9. Gene Roddenberry’s Vision of the Future


Gene Roddenberry had a vision for the future with the original Star Trek series. Star Trek gave us a world in which prejudice and money were things of the past. There was no more war on Earth. Man was free to explore his or her place in the universe. In Roddenberry’s vision, all human races could work with alien races towards a higher goal.

Beautiful, right? Well, Agent Smith mentions the terrible effects of the First Matrix in the first movie. “The first Matrix was designed to be a perfect human world where none suffered, where everyone would be happy.” he said. “It was a disaster. No one would accept the program. Entire crops were lost. Some believed that we lacked the programming language to describe your perfect world. But I believe that, as a species, human beings define their reality through misery and suffering. So the perfect world was a dream that your primitive cerebrum kept trying to wake from. Which is why the Matrix was redesigned to this.”

Star Trek showed a vision of mankind which was almost too perfect. If you suddenly woke up in the world of Star Trek, you might well think that you were in a dream world. This is exactly the type of scenario described by Agent Smith and The Architect in the Matrix Trilogy.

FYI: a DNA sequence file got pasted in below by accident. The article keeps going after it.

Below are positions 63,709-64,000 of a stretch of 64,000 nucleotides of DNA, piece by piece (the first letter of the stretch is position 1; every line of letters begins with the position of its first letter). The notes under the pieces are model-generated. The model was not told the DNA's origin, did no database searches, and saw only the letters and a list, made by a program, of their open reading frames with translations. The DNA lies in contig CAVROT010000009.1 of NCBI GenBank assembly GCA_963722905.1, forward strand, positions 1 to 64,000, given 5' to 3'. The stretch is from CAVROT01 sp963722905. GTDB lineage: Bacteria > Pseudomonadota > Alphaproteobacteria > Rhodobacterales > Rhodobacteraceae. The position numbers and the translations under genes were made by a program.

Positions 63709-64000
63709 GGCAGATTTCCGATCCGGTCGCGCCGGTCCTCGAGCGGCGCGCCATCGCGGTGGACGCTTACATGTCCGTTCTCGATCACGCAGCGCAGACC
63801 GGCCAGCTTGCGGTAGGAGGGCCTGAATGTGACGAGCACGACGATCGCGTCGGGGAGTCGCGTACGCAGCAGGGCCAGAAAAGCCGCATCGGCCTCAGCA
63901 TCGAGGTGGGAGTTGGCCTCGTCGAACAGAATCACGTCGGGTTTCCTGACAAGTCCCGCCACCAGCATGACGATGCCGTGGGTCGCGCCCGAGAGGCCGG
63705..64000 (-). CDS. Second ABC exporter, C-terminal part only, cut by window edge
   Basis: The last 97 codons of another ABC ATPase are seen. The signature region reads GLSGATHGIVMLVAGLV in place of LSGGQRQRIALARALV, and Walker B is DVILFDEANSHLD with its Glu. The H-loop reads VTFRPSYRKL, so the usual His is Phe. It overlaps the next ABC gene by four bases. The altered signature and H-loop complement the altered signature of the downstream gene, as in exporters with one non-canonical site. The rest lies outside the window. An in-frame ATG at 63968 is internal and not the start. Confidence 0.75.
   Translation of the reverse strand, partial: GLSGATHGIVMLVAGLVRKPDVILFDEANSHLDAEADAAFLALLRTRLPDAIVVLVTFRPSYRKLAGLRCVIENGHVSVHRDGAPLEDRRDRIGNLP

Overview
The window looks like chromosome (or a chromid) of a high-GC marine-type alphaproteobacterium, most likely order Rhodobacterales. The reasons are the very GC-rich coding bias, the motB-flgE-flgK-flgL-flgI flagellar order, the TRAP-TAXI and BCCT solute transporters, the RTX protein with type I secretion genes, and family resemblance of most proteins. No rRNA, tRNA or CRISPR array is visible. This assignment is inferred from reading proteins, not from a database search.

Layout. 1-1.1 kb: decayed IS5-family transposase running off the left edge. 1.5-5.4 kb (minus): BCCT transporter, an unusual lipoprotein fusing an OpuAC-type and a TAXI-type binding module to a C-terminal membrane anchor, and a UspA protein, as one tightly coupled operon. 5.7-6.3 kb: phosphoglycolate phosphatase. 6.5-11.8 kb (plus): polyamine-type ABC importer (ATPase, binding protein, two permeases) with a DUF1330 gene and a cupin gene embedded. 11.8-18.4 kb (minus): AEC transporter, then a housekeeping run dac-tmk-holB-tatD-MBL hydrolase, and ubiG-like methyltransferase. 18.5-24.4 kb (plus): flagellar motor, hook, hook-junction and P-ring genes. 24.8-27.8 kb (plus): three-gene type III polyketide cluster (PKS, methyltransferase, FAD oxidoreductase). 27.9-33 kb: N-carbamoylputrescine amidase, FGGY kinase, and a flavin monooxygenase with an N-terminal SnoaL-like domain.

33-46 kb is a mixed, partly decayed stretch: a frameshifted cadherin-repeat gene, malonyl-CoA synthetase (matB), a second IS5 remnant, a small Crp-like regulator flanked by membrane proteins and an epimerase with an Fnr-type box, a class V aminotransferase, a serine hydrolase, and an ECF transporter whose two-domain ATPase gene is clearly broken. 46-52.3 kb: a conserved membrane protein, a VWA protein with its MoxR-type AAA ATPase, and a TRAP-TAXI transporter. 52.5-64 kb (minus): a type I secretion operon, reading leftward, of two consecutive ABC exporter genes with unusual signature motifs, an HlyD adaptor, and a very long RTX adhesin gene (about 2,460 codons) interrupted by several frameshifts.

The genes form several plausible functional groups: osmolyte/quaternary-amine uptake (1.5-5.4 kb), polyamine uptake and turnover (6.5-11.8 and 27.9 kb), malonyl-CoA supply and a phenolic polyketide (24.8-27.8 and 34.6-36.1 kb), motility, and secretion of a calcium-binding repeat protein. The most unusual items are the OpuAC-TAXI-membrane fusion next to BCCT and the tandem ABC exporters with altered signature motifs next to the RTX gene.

8. The Time Frame Set By Morpheus


Morpheus explains to Neo that the Matrix is a world set in virtual reality. He then states that he does not know exactly what year they are in. It might be 2199, it might be later. Nobody knows for sure.

The year 2199 would put the world of the Matrix on the precipice of the 23rd century. This is coincidentally the same century in which the Star Trek universe takes place. This would make some sense. The machines were trying to create a Utopia in which the humans won the war. Naturally, the humans knew they had fought the machine war. The machines could not erase that from their collective conscious. They used their own supposed defeat to show the humans a perfect world after the humans had won. This world of the first Matrix would have been set in the 23rd century.

7. “The Menagerie”


“The Menagerie” was a two-part episode of the original Star Trek series. Its plot centers around Captain Christopher Pike, captured by a race called the Talosians. The Talosians used the power of illusion on Captain Pike in order to make him stay on their planet, Talos IV. The Talosians concluded that the  human mind would resist a perceivedprison environment, no matter how pleasant it may seem.

If the Star Trek universe was an early attempt at a Matrix, the Talosians would represent a program who purpose it was to fine tune the program. The Talosian Program’s goal would be to make the human mind accepting of its own captivity through illusion.

6. The First “One”